It seems that business owners are willing to allow the government to trample on their private property rights to remain in business to chase the almighty dollar. They are willing to compromised their private property rights since the civil right bill was passed. Now if a business was members only, then I don't think the government could trample on business owners private property rights. Compromising one’s rights for profit seems to be the factor rather than a general private property rights over the 2A debate.
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  9. #83
    Senior Member Array baren's Avatar
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    Unless their are a "protected class" right?

  10. #84
    Senior Member Array baren's Avatar
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    I agree ... Now, if Texas would follow suit. The Misses and I could enjoy visiting more businesses:)

  11. #85
    Senior Member Array baren's Avatar
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    Hmm ... you mention a law passed by congress and supported by the politically tainted SCOTUS rulings rather than in the Constitution, correct?

  12. #86
    Distinguished Member Array CAS_Shooter's Avatar
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    Quote Originally Posted by 9MMare View Post
    Has nothing to do with guns tho. IMO, unless my religion or opinions or firearm or any other thing offend you however (because I made them known), I see no need to worry about it.
    What it had to do with guns is to reinforce that, on my property, you have neither 1A nor 2A rights. When on your neighbor's property, you are not free to openly exercise your "Rights" without permission.

  13. #87
    VIP Member Array Havok's Avatar
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    Quote Originally Posted by 9MMare View Post
    I hadnt heard of that. Do you have a link?
    Florida 'Muslim-free' gun shop owner wins discrimination suit - Washington Times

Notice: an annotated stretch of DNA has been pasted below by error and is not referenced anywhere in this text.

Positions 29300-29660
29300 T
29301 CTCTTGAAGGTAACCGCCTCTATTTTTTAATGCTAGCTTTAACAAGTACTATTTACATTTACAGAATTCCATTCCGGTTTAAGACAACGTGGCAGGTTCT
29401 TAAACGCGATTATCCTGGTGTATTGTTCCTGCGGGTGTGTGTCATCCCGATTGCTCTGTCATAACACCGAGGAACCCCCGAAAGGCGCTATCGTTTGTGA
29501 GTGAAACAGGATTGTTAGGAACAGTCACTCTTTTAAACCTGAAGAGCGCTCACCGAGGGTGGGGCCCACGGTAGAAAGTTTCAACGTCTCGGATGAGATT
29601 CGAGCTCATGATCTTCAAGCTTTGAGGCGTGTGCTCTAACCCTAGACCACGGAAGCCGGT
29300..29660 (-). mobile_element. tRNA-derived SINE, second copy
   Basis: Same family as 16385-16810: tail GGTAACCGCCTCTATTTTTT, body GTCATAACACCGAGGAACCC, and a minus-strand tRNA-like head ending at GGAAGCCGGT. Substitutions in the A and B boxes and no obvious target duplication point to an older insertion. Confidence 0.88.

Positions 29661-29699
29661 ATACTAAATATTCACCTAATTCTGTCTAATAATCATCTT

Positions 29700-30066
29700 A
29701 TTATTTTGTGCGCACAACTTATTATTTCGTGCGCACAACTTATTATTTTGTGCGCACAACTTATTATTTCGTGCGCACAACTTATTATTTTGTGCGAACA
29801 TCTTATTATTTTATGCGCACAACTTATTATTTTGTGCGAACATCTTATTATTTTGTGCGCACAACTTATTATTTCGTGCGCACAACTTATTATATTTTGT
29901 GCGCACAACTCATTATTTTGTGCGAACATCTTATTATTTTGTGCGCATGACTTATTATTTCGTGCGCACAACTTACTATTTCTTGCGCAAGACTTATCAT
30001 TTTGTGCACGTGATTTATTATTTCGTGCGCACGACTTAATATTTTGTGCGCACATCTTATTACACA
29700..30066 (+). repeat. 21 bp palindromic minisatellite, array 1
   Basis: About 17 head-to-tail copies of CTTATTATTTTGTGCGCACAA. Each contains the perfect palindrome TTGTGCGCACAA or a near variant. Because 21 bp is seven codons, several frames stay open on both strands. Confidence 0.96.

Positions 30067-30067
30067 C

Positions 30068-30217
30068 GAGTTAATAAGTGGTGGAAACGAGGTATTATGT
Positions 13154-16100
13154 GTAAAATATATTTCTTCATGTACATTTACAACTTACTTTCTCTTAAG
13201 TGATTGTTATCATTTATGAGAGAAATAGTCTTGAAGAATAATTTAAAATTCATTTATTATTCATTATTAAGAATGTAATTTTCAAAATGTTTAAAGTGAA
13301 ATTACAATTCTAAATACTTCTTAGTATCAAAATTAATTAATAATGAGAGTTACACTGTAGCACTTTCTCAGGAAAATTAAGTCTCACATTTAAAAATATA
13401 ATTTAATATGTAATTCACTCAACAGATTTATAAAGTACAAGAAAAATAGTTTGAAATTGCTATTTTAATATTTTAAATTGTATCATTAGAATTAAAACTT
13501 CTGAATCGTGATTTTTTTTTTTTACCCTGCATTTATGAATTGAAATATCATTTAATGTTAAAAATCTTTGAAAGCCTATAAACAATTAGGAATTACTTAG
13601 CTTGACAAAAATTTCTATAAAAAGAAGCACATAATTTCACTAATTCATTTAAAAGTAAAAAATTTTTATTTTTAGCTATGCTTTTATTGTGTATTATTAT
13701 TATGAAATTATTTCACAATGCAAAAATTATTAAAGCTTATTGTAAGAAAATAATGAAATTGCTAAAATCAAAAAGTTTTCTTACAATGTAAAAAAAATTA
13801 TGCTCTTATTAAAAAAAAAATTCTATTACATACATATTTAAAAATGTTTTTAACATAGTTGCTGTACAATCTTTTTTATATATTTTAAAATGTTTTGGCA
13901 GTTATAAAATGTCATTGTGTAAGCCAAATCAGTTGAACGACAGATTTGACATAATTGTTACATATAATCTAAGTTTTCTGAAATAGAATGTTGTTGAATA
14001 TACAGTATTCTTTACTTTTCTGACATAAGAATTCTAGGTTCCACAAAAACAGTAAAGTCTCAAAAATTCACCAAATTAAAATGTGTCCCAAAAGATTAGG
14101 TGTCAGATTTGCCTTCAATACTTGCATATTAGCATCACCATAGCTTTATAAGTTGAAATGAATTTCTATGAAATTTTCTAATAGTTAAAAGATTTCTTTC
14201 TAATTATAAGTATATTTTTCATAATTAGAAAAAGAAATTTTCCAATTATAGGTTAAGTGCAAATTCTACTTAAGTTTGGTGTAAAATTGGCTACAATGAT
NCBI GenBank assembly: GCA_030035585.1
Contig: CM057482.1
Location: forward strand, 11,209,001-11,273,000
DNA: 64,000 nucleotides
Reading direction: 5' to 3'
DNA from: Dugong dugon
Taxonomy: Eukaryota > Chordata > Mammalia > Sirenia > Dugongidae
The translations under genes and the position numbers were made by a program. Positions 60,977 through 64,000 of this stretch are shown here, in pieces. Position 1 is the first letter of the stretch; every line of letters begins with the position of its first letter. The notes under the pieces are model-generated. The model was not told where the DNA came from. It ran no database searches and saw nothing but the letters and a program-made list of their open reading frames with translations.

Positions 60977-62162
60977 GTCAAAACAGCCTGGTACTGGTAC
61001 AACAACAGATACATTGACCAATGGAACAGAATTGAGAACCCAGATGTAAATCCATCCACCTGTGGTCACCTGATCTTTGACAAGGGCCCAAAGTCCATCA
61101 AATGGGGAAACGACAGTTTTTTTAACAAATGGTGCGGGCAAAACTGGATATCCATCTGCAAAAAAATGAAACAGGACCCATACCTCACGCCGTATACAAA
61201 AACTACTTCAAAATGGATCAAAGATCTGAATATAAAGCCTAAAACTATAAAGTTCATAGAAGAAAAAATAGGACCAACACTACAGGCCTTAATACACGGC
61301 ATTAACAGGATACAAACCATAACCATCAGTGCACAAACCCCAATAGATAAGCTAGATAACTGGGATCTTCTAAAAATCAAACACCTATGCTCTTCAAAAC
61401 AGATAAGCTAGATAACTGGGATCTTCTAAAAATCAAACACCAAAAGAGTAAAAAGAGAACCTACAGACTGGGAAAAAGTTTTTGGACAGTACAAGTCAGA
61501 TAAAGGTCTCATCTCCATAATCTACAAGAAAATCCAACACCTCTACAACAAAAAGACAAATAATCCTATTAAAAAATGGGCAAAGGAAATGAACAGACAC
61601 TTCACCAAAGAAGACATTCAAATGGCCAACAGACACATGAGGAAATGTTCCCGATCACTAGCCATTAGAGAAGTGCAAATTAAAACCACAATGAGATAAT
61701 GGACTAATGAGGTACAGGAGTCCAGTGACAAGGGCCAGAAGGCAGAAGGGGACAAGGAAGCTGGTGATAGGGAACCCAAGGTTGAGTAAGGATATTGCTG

We get the government we deserve.

  14. #88
    Ex Member Array TeflonDon's Avatar
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    Quote Originally Posted by 9MMare View Post
    Just to refine this perspective for me...the govt should not have had the right to make laws serving blacks, which it had to do, and use force to do so, in the past?
    A company should be able to serve who they want to serve, and the public and those affected or offended by it should be able to express this by taking their business elsewhere.
    Last edited by TeflonDon; December 28th, 2016 at 08:21 AM.

  15. #89
    Ex Member Array TeflonDon's Avatar
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    Quote Originally Posted by glockman10mm View Post
    The Constitution does not define or favor, nor protect your personal religious beliefs.
    What it is there to do is make sure that there is no oppression, infringement, or favoritism concerning beliefs or civil rights.

    Its a very simple concept. The government can make no law against or for the exercise of your religious beliefs, but can make laws that do not allow your beliefs to infringe on another's rights
    To that I reply that forcing a religious based business to preform a service that goes against their religion is making a law that infringes on their rights. It's a contradiction for you to say that a Christian company has to bake a gay, demonic, atheist, or what ever cake so that their customer's rights aren't infringed on, but then go on to say that you should have the right to infringe on the rights of others who are on your property.

  16. #90
    Ex Member Array TeflonDon's Avatar
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    Quote Originally Posted by baren View Post
    If private property is open to the public is dictated by the government who they must allow on their private property (civil act law), why doesn't the majority of business owners protest the violation of their private property rights?
    It seems that business owners are willing to allow the government to trample on their private property rights to remain in business to chase the almighty dollar. They are willing to compromised their private property rights since the civil right bill was passed. Now if a business was members only, then I don't think the government could trample on business owners private property rights. Compromising one’s rights for profit seems to be the factor rather than a general private property rights over the 2A debate.
    .
    Exactly! IMHO, the government should keep their nose out of it. Businesses want to make money. If a business excludes people or does something that the general public finds morally wrong or offensive, the market will solve the problem on it's own.
    UrsusMedius and baren like this.